Needless to say, that did not happen. By the spring of 2010, it was clear that A/H1N1 was far less deadly than previous flu epidemics. But remember that 65,000 deaths was Sir Liam’s worst case scenario; what was his best case scenario? At a minimum, he predicted, swine flu would infect around 3 million Brits and kill only 3,100. Much less frightening. So how did the final tallies stand?

In the end, fewer than 500 British people died from swine flu, almost all people with underlying health conditions. This represented less than one-sixth of the chief medical officer’s best case scenario. The government were overjoyed, of course, that so many of its citizens had been spared death, but were left holding a bag containing tens of millions of leftover doses of A/H1N1 vaccine, and no one left to immunize. Rather awkward.

Nevertheless, there was no great backlash against the British government for their own vaccine panic buying, probably because the public were never that worked up about swine flu in the first place. Despite the media’s best efforts, the ‘pandemic’ just never lived up to its name — basically it was just another strain of flu. Michael Summers was the vice-chair of the Patient’s Association back then, and he admitted that when it came to handing huge vaccine contracts to pharmaceutical companies, there were certainly ‘’lessons to be learnt“. That was about as far as any major criticism of the affair went.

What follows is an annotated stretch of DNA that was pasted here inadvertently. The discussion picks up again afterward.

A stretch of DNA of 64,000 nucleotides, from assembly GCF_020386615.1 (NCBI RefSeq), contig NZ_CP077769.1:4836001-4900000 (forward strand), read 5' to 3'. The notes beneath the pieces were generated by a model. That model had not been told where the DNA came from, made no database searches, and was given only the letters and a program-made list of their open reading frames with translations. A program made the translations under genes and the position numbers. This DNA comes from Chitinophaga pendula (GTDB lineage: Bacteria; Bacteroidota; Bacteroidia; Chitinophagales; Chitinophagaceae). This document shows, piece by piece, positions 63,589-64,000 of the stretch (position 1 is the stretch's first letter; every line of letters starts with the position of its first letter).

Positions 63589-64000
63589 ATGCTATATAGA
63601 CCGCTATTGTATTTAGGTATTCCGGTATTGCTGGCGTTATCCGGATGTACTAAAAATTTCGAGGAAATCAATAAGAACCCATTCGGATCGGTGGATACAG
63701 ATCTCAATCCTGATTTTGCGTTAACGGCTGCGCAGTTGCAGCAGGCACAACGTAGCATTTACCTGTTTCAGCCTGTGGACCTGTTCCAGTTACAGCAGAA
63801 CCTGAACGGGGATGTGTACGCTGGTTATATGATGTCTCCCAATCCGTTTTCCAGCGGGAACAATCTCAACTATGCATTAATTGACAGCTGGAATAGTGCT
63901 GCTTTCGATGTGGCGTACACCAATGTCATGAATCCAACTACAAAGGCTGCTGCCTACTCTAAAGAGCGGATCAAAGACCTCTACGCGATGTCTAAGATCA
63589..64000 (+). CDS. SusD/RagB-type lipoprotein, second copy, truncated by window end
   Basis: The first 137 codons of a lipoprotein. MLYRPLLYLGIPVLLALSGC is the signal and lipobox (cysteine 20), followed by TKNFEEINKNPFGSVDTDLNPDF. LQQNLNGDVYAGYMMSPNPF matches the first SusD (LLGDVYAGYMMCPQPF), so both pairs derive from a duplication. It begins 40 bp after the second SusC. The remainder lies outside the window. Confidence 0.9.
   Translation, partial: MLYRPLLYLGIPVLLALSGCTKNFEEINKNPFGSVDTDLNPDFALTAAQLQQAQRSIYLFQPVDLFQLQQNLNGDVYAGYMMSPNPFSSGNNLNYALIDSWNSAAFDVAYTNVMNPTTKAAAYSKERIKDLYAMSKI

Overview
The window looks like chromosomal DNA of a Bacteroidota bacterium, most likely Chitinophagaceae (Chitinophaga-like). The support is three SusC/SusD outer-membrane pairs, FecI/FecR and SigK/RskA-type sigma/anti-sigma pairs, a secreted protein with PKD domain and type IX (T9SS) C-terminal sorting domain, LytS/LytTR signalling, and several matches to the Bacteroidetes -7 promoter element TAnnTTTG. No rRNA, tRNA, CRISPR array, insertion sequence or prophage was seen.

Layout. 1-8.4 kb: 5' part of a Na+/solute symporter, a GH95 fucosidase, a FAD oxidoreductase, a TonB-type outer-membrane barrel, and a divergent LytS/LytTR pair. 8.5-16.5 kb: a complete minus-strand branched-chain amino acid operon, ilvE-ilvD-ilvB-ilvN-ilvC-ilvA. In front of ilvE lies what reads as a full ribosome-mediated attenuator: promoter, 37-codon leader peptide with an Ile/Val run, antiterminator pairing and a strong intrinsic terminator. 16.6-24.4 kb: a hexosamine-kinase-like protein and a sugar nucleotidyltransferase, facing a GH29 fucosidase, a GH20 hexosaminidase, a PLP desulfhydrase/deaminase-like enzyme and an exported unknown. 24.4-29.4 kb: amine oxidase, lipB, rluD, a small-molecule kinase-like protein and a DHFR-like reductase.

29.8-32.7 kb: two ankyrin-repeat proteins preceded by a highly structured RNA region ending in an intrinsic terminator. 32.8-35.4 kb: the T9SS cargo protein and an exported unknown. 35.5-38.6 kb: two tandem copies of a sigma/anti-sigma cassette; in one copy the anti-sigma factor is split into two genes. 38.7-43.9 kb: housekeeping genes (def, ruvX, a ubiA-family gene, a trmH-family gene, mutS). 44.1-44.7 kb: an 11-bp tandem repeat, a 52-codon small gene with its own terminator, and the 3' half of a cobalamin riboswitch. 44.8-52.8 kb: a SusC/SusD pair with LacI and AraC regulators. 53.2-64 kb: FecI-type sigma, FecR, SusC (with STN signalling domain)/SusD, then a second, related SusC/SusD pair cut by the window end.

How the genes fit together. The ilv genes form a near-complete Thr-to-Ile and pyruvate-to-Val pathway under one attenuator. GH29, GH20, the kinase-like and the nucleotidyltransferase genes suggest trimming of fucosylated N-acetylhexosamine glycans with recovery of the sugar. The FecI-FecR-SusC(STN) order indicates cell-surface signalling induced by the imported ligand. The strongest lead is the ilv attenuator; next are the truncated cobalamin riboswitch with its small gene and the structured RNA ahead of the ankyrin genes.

A new media landscape

But a decade on, the lessons of history appear to have been forgotten. The coronavirus origin story, which is like something from a Hollywood movie, and the fact that it is somewhat more dangerous than swine flu, along with social media information saturation have combined to make a perfect storm of overreaction that will plunge the world into a second Great Depression.